The legal notice provided by the WDL is as follows:

Content found on the WDL Web site is contributed by WDL partners. Copyright questions about partner content should be directed to that partner. When publishing or otherwise distributing materials found in a WDL partner’s collections, the researcher has the obligation to determine and satisfy domestic and international copyright law or other use restrictions. (WDL, n.d., Legal Notices).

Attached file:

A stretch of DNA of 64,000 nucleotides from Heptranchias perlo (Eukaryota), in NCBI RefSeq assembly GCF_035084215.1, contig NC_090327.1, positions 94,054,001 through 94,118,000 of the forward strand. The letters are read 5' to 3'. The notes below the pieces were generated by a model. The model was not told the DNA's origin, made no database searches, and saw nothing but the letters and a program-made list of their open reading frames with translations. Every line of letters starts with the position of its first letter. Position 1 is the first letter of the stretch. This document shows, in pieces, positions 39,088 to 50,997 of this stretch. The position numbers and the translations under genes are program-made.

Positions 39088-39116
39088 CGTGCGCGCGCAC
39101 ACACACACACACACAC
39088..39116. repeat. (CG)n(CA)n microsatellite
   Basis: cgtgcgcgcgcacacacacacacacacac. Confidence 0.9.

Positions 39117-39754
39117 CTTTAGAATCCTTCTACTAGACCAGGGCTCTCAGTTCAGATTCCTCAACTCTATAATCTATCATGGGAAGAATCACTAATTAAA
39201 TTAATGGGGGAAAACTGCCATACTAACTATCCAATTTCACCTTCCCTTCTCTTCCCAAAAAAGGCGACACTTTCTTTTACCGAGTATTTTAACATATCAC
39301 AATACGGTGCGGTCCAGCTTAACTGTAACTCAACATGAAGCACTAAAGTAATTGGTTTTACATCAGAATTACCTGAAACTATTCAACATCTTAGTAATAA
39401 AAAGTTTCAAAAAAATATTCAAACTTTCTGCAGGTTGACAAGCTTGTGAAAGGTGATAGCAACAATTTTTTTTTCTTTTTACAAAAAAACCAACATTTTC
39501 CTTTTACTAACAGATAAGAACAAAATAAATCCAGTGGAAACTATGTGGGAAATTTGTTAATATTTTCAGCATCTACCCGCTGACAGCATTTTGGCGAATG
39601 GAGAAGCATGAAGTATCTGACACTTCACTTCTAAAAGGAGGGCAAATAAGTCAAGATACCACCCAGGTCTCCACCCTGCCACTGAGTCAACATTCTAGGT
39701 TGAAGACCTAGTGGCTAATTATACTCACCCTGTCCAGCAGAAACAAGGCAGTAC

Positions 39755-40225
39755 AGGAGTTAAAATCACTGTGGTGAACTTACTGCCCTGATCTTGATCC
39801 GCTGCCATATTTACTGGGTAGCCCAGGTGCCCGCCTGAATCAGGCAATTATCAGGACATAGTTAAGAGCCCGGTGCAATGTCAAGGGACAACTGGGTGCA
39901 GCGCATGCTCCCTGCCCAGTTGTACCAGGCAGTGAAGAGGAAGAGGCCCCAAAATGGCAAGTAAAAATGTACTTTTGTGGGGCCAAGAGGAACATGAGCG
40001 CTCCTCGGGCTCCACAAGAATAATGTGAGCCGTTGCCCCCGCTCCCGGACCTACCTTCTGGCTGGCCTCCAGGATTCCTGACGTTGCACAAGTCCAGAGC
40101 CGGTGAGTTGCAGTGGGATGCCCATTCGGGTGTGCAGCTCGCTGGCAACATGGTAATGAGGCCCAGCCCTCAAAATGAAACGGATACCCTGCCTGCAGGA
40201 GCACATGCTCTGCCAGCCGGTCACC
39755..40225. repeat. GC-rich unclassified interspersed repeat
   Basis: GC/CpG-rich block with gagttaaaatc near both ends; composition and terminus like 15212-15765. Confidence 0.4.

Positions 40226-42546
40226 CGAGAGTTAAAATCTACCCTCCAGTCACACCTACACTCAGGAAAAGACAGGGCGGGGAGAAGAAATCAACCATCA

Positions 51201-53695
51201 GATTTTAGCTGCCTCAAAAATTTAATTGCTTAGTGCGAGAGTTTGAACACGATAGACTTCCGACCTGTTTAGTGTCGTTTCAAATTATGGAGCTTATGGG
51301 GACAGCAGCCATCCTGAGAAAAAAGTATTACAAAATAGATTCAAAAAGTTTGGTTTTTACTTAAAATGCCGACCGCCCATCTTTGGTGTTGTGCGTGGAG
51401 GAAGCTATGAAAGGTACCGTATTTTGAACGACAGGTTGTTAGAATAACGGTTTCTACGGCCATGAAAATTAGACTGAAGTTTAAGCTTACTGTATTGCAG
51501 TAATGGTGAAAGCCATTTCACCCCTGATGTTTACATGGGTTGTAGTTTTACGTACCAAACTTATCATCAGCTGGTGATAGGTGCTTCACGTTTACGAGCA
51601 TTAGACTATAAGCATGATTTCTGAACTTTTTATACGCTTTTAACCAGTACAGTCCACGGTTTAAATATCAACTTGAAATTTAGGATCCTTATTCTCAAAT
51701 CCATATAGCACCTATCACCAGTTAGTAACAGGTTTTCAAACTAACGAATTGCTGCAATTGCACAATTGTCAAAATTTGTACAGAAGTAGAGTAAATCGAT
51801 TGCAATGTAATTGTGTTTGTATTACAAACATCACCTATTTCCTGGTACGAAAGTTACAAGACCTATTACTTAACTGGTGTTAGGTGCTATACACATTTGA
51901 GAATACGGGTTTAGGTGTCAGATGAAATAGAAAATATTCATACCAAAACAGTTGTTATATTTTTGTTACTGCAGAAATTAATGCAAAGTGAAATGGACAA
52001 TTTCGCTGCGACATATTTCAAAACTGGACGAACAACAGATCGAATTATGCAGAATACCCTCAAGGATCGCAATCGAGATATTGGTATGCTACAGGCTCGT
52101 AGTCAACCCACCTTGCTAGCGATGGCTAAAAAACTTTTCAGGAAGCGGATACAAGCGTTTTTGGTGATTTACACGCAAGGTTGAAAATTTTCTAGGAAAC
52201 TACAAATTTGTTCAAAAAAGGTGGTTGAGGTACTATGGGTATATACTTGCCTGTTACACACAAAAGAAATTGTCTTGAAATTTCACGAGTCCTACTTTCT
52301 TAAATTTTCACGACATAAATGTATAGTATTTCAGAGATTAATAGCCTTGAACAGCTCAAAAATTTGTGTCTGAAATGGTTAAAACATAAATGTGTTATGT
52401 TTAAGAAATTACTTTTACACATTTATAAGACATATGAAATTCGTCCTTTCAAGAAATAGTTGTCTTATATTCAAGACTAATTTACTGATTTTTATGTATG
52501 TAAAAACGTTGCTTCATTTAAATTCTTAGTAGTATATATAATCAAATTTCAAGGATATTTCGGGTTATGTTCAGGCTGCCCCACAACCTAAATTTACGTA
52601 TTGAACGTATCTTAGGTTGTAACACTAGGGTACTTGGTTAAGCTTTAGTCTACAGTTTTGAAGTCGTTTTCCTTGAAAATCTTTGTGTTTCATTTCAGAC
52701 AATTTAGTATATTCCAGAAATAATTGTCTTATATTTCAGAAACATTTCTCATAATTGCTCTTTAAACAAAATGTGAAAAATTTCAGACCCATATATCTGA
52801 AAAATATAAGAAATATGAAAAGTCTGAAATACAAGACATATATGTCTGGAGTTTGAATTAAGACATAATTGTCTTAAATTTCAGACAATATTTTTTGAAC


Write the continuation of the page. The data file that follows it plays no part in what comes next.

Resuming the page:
According to this statement, individual partner institutions (international and domestic libraries, archives, museums, etc.) govern the further distribution of digitized information found on the WDL website. Perhaps most importantly, the statement imparts a large amount of responsibility on the researcher to determine whether further distribution, reproduction, or publication is in compliance with domestic and international copyright law. Re-use, even for educational purposes, is seemingly prohibited. Researchers and members of the general public are directed to the World Intellectual Property Organization (WIPO) to learn more about the copyright laws of individual member states. It should be mentioned that the WIPO, founded in 1967, “is the United Nations agency dedicated to the use of intellectual property (patents, copyright, trademarks, designs, etc.) as a means of stimulating innovation and creativity” (WIPO, n.d., About WIPO).  The WIPO promotes the use of the international IP system, and thus partners of the WDL are often members of the WIPO.